Movie Review: “Sing” along with the soundtrack, skip the movie

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There is novelty in the idea of Oscar winner Reese Witherspoon as a sow singing Taylor Swift’s “Shake it Off” or “Fireworks,” by Swift’s arch enemy, Katy Perry.

That Reese, a real peace maker.

And her fellow Oscar winner, Matthew McConaughey, crooning a bar of “Call Me, Maybe,” as a cuddly koala bear Broadway impresario? Sure.

Who knew Scarlett Johansson could carry a tune? We still don’t. She voices Ash, the porcupine punk rocker, so we don’t actually see her lips move.

But entertainment value? Not much here, there or when eager beaver crooner Seth McFarlane, as a jazz-loving mouse, belts out Sinatra’s signature tune (written by Paul Anka) “My Way.”

“Sing” is a cynical “Let’s put on a show” musical that piles on the star voices (Oscar winner Jennifer Hudson has a small diva role) and plays on the guilt that has parents taking the tykes to any tuneful toon that comes down the pike, especially over the holidays.

It’s marginally worse than “Trolls,” for those who’re wondering whether to park the kids in the theater while hanging out, texting and noshing in the lobby.

The story — one shudders to call it that — is about that impresario, Buster Moon (McConaughey), on the ropes after a string of flops titled “War of Attrition” and the like.

sing2His lone remaining backer (a sheep voiced by John C. Reilly, not allowed to sing here) is wary. Buster  needs a hit in the worst way. Which is how he comes up with an on-stage “America’s Got Talent,” a live audition singing competition in which the audience will pick the winner of a grand prize.

Buster’s so broke he doesn’t have the cash to pay a winner, but he’s got “The show must go on” in his fur. They’ll use “music and light to bring dreams to life,” by gosh.

And they’ll have their singers perform to backing tracks. No sense paying a stage orchestra union wages, after all.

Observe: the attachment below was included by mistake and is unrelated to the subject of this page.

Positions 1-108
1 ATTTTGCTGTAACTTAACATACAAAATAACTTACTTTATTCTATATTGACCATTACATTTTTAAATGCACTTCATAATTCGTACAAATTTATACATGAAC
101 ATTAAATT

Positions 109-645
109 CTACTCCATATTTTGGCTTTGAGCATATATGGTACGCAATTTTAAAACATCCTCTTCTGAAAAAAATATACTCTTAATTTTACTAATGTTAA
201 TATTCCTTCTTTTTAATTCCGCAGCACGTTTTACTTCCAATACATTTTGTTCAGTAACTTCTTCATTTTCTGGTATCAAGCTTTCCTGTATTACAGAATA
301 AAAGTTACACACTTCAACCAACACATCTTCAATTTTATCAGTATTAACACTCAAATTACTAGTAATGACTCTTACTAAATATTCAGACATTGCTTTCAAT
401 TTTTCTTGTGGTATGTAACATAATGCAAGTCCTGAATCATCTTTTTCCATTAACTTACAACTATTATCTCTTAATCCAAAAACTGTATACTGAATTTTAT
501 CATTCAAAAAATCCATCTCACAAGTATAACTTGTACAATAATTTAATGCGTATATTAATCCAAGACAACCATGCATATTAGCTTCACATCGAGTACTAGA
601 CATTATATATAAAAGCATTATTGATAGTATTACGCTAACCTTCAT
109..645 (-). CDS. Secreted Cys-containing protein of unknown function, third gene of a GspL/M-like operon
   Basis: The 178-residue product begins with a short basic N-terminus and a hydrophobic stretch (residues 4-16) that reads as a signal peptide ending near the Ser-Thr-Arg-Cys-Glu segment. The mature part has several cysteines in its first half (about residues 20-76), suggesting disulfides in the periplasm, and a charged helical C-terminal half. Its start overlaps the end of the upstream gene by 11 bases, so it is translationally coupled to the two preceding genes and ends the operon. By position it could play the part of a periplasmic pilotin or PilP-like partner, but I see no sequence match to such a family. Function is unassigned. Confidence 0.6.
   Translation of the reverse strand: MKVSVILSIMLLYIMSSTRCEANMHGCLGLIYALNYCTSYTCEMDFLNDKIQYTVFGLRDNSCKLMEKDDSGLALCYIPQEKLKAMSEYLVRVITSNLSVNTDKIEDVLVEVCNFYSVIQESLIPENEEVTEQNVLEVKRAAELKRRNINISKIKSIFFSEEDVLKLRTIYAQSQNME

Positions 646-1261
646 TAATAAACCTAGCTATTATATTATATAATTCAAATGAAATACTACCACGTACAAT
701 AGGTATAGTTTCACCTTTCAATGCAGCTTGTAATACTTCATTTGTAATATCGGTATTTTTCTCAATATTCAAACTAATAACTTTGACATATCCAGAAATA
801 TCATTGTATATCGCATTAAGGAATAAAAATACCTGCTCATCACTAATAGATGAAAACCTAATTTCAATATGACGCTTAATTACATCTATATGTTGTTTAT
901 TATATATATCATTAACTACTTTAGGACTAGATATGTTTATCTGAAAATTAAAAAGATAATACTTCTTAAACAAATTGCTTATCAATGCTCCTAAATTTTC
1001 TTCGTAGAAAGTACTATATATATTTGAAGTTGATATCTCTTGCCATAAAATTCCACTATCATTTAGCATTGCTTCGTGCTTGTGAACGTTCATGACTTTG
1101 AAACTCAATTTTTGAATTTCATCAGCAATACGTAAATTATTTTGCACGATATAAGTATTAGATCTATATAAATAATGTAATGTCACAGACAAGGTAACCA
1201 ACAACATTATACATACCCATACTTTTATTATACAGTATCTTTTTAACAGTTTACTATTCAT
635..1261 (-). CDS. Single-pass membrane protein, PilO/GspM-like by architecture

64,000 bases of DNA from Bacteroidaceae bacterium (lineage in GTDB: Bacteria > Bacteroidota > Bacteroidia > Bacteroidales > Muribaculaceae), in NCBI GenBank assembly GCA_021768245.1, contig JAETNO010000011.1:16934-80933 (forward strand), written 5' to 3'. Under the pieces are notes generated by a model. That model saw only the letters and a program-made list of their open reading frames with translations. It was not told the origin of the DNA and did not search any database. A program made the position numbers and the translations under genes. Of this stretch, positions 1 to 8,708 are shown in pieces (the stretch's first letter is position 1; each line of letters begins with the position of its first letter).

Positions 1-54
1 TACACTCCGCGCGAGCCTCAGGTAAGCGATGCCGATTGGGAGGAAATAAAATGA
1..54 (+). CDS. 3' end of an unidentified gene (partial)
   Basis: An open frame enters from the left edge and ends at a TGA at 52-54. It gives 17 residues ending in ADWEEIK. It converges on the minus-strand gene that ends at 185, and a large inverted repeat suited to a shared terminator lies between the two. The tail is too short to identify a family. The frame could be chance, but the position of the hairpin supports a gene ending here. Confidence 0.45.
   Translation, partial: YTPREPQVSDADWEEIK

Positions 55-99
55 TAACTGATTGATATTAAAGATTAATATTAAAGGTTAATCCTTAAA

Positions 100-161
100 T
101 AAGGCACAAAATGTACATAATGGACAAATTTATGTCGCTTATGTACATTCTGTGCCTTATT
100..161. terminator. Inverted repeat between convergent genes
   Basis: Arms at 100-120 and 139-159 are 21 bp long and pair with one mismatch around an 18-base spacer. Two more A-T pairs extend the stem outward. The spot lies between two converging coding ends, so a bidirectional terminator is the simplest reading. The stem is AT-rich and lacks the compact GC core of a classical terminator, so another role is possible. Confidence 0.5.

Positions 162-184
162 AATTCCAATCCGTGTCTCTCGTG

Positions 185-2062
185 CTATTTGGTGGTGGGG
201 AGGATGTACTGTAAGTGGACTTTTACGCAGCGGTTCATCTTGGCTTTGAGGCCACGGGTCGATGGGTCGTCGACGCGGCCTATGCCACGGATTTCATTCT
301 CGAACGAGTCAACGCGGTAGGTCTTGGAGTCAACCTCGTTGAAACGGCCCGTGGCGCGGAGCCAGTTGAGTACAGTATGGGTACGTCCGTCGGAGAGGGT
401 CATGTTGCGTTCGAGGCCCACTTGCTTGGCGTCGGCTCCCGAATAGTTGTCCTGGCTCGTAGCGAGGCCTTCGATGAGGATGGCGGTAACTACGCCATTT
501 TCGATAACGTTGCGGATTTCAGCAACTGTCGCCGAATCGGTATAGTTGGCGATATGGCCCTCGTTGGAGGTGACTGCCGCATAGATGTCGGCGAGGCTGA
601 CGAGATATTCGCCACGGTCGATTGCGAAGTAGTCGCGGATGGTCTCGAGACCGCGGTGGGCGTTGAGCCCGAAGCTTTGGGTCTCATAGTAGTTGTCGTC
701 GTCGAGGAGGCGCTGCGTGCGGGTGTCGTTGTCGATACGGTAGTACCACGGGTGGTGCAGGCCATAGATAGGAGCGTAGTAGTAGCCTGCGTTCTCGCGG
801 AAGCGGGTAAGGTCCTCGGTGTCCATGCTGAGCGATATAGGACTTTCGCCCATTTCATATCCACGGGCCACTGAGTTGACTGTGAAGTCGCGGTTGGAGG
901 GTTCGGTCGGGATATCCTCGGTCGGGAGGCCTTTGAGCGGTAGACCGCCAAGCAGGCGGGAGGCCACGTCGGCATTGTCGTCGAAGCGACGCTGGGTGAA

The audition montage, an “American Idol” riff with a water buffalo crooning “Come come, my lady” (“Butterfly” by Crazy Town),  a snail blasting through “Ride like the Wind” by Christopher Cross, a porcine exhibitionist (Nick Kroll) vamping Lady Gaga, is how they’ve been selling this in the trailers and TV commercials.

Don’t be fooled.

The movie is nothing more than that, with the finalists, voiced by McFarlane, Witherspoon, Johansson, Kroll, Brit Taron Egerton (as a sweet-voiced gorilla who doesn’t want to take up his dad’s bank heist trade) and Tori Kelly (as a shy elephant belter) rehearsing for the Big Show while Moon tries to keep the sky and his creditors from caving in.

There are two, maybe three laughs in this. No, the fart jokes don’t work. Any touching moments come from the inclusion of songs by famous musicians who have died in 2016 — pure accidents.

Love the message — “Don’t let fear stop you from doing the thing you love.”

And truthfully, McFarlane’s sax playing, self-absorbed jazzman may be the most appealing character he’s ever voiced. The animation is generic, even though a lot of effort was hurled at animating a Broadway “Zootopia,” with backstage intrigues, club scenes and a heist.

But “Sing” is only to be embraced for its music, from the stars singing cover tunes that include the late Leonard Cohen’s “Hallelujah,” to the incidental music which includes Pavarotti, Cyndi Lauper, George Michael, Queen with David Bowie and The Gipsy Kings.

So here’s a thought. Buy the kids the soundtrack, skip the movie.

1half-star

MPAA Rating: PG for some rude humor and mild peril

Cast: The voices of Matthew McConaughey, Reese Witherspoon, Scarlett Johansson, Seth McFarlane, Tori Kelly, Taron Egerton, Nick Kroll, Jennifer Saunders and Jennifer Hudson

Credits:Directed by Christophe Lourdelet, Garth Jennings, script by Garth Jennings. A Universal/Illumination release.

Running time: 1:48

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One Response to Movie Review: “Sing” along with the soundtrack, skip the movie

  1. Tom Haroldson says:

    Wow- one can like the movie or not one cannot call it cynical, which is very much what this review is. The screening I went to and the audience’s responses completely belie the writer’s sour sentiment.

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